Info Service on Health Issues (January 07/05)
WHO Board urged to act on worrying smallpox research trends
indications that the US is expanding or intending to expand research
with smallpox virus outside of WHO control and that WHO may be back-pedalling
on some of its previous decisions, have led NGOs to call for a strong
resolution on smallpox on the part of the Who Executive Board which
meets this week in Geneva.
following story is reproduced with the permission of South-North Development
Monitor (SUNS) #6174, 23 January 2007.
Health: WHO Board urged
to act on worrying smallpox research trends
By Lim Li Ching*, Kuala Lumpur,
22 January 2007
The WHO Executive Board,
meeting this week in Geneva, has been urged by NGOs to produce a strong
resolution on smallpox (variola), including fixing a new date for the
destruction of existing stocks, banning genetic engineering experiments,
and strengthening WHO control over variola research.
This is in light of increasing indications that the United States is
expanding or intending to expand research with the smallpox virus and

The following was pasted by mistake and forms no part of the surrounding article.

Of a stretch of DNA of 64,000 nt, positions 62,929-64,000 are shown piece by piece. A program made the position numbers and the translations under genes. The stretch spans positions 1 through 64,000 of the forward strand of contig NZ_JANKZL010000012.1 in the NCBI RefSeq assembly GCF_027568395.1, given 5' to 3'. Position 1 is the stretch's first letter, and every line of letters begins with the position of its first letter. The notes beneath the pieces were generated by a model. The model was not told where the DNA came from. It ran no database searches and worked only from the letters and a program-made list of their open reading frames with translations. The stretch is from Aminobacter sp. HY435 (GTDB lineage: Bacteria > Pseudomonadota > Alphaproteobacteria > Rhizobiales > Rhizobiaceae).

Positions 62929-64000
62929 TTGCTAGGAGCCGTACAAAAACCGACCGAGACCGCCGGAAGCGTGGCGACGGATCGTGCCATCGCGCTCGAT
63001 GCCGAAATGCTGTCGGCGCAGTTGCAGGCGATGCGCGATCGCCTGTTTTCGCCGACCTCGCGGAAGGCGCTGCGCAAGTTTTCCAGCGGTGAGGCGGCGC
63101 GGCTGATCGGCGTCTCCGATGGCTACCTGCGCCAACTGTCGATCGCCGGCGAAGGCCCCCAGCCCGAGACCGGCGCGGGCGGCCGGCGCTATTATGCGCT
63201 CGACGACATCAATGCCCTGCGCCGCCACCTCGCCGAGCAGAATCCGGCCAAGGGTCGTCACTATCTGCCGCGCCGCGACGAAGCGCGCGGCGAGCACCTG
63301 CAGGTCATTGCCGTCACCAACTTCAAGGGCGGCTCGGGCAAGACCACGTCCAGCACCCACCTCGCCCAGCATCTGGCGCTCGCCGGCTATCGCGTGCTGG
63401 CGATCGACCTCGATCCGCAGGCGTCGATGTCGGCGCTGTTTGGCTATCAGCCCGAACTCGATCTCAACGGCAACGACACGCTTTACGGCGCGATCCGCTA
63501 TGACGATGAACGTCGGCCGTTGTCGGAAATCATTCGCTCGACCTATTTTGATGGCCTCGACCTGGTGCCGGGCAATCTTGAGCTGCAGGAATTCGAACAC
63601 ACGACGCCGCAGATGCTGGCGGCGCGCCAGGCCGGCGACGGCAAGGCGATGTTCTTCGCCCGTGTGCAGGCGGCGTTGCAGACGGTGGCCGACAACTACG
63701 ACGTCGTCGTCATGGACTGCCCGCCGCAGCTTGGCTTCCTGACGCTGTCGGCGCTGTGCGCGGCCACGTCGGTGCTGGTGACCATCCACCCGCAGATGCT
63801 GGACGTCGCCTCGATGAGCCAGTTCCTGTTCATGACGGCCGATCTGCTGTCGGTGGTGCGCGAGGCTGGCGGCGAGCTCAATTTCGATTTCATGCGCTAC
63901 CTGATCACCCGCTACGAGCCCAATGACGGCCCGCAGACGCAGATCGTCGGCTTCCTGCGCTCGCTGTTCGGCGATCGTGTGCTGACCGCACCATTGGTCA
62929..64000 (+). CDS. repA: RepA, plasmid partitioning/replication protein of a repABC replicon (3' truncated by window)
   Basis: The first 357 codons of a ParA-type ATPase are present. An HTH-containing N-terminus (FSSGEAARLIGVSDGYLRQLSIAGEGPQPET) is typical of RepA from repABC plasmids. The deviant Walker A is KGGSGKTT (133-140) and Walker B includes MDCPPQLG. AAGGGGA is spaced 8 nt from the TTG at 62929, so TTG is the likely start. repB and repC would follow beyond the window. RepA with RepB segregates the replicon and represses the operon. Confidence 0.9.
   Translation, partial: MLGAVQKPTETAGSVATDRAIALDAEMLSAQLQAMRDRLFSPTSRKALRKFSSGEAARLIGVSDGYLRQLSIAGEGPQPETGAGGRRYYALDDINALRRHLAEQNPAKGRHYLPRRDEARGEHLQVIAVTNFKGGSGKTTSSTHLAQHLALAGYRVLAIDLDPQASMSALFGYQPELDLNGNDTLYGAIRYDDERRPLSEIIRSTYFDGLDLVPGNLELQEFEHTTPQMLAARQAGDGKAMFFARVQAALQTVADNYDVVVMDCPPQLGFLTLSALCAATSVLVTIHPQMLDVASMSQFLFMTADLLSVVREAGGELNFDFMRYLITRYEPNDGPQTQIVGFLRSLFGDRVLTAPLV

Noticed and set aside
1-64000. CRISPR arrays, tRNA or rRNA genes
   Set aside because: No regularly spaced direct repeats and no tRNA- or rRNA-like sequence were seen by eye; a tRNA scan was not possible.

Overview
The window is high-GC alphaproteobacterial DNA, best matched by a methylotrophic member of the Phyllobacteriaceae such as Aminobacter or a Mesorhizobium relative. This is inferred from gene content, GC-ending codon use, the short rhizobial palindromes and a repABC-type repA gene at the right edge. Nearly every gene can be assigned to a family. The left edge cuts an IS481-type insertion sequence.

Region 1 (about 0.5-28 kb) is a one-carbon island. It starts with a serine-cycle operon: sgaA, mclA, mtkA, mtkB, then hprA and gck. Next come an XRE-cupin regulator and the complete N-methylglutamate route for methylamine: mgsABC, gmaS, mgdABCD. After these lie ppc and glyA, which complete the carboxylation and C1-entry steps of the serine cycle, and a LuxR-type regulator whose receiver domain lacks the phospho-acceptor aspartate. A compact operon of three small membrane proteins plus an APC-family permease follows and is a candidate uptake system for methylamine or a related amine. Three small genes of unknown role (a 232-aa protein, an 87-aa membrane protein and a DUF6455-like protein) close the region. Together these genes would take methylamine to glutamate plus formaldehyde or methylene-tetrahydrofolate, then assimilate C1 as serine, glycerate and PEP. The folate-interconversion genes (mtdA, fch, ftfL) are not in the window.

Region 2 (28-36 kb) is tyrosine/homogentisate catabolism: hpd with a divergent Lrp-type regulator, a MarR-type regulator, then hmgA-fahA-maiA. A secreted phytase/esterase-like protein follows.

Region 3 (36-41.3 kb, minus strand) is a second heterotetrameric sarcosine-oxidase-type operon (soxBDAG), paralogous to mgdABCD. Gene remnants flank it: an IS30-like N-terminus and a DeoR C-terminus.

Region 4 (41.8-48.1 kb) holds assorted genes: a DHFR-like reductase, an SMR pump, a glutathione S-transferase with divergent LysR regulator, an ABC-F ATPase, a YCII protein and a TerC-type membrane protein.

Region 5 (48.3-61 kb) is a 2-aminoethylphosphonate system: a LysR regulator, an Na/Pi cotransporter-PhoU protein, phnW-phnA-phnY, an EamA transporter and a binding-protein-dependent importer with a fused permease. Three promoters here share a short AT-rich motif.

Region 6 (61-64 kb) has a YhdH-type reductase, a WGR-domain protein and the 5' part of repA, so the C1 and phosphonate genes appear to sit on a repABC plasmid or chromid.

with variola genes, including the synthesis and use of variola virus
genes outside of WHO-authorized repositories.
There are three worrying trends that should lead to strong action by
the WHO Board, say two NGOs following the smallpox issue, the US-based
Sunshine Project and the Malaysia-based Third World Network:
-- A laboratory linked to the US government and whose work includes
designing weapons of mass destruction for the US army has initiated
experiments with variola virus genes engineered into other organisms,
using smallpox genes that are not from a WHO-authorized repository,
but synthesized by a company.
-- A US government biosecurity committee has proposed that domestic
US legal restrictions on possession of variola virus be repealed, which
would effectively allow possession of the virus.
-- The WHO advisory committee overseeing the remaining stocks of smallpox
virus and research using it seems to be backpedaling on some of its